Private Equity, which includes venture capital, buyout and growth equity investments in private companies, had the second largest allocation in the portfolio at 20.0%. Private equity valuations are generally less volatile given that private assets are not re-valued in line with the daily ups and downs of the public equity markets. This mismatched effect played out in FY23, as the portfolio did not experience the rapid increase in valuations witnessed in the public markets. In addition, the less certain macroeconomic environment has dampened growth prospects for smaller, earlier-stage private companies, especially investments in venture capital. Notably, this public-private return mismatch had the opposite effect in FY22. When considering the two-year return, it is apparent that the mismatch is somewhat neutralized with a return of 6.0% for the private equity portfolio versus the benchmark return of negative 8.3%.

Longer-term results, which is how return comparisons are best interpreted, remain quite strong on an absolute basis and excess returns of private markets relative to public markets are compelling. We continue to manage this allocation carefully and are committing additional capital thoughtfully. We are mindful that oftentimes the best vintage years of private equity performance are after periods of heightened volatility, where capital is constrained, and valuations are normalized. Therefore, remaining engaged and active is key to a successful private equity program.

As mentioned in last year’s report, having exposure to strategies that can potentially diversify investment risks away from traditional public equity and fixed income risk generated solid investment returns this year. The Partner Fund’s exposure to these types of investments, which are categorized as Diversifying Strategies, summed to 12.2%, an increase of 2.0% from the end of last fiscal year. This allocation includes investments in private credit, specialty finance, hedge funds, and non-correlated strategies including cash flow-based royalty investments and produced in aggregate a positive 4.5% return for the fiscal year.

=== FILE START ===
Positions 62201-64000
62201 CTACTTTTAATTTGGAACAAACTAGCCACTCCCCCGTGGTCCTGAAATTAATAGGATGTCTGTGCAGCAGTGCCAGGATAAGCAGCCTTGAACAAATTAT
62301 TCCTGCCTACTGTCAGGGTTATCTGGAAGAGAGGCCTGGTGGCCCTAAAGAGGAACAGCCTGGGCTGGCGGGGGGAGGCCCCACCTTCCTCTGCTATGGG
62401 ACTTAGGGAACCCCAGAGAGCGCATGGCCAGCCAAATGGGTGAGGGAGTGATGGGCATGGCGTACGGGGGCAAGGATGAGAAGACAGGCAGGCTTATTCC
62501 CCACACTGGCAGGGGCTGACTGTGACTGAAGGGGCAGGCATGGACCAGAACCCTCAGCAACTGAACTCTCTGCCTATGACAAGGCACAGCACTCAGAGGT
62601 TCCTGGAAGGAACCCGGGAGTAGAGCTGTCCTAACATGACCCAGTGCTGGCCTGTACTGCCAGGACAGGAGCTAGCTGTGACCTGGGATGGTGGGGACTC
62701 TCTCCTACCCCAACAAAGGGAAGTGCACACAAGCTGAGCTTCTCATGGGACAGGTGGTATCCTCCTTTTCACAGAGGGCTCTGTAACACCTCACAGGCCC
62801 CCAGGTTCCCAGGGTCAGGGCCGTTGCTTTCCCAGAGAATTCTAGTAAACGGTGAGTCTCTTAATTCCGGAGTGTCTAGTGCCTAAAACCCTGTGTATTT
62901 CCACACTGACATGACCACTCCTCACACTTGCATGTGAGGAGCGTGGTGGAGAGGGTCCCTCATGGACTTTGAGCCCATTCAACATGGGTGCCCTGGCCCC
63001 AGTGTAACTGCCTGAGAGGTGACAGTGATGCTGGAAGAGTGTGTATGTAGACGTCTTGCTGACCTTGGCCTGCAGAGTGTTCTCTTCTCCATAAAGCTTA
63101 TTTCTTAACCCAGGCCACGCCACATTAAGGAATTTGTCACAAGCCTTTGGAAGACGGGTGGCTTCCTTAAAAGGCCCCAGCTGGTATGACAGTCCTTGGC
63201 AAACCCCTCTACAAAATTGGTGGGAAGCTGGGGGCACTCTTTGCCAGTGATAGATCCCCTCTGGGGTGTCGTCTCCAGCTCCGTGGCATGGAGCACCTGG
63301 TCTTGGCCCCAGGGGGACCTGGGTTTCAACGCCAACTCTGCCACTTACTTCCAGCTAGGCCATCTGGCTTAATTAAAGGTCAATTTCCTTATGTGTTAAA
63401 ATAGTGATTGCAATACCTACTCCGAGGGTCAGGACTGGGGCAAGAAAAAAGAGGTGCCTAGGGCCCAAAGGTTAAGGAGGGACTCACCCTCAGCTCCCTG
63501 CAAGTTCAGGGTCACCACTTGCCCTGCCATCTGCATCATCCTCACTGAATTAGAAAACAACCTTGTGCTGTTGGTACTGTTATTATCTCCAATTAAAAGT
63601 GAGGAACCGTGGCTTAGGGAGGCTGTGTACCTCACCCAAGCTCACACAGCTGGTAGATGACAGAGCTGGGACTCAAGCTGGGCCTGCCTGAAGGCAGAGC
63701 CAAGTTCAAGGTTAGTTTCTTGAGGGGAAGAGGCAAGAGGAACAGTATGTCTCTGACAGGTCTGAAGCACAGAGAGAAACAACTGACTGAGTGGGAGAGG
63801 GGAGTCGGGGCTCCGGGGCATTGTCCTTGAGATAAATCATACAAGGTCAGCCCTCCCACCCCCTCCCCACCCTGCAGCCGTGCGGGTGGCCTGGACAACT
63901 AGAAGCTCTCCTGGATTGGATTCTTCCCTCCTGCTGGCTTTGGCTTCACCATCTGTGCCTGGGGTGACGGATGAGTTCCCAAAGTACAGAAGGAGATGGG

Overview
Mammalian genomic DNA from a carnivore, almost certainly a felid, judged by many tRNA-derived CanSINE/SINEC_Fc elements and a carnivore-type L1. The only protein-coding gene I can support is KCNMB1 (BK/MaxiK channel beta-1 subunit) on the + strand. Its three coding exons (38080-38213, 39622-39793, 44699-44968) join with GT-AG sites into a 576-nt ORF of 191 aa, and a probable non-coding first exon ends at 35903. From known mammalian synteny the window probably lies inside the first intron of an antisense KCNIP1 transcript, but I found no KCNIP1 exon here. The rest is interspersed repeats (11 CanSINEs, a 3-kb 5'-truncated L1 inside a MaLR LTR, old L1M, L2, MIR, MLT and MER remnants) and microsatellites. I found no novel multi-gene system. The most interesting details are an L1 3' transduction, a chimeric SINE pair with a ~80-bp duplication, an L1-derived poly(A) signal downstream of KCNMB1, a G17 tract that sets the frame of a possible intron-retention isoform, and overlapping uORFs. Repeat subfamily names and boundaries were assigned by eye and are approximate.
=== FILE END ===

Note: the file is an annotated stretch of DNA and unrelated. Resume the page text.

Fixed Income assets within the portfolio remain modest at 3.1% of the portfolio. Interest rate sensitive markets were still grappling with the continued rise in monetary policy rates to combat higher than anticipated inflation. This provided a continued headwind to traditional fixed income investments as yields and prices are inversely related. However, credit spreads remained stable in the face of rising short-term risk-free rates. While it does appear that central bankers are at the end of their tightening cycle, the markets were priced to have those rates hikes reversed and for a rate cutting cycle to occur by the end of the year. Those judgments now appear to be optimistic as the Federal Reserve has committed to keeping rates elevated for longer.

We remain cautious with the exposure to traditional fixed income and in this environment, we prefer to hold cash like instruments yielding 5.5% rather than assume duration or interest rate risk.

Finally, Real Assets, with an 11.7% weighting in the portfolio, had meaningful exposure to real estate. In FY23, the Real Assets portfolio essentially was flat. The portfolio’s exposure to the commercial office market led to weak returns but that was offset somewhat by modest returns in the remaining sectors of the real estate market. The portfolio’s exposure to the energy infrastructure market generated positive returns, while its position in the commodities space produced negative returns. We are still optimistic about both sectors and remain comfortable with the allocation on balance.

Brian Hiestand
Chief Executive Officer & Chief Investment Officer
1693 Management Company, LLC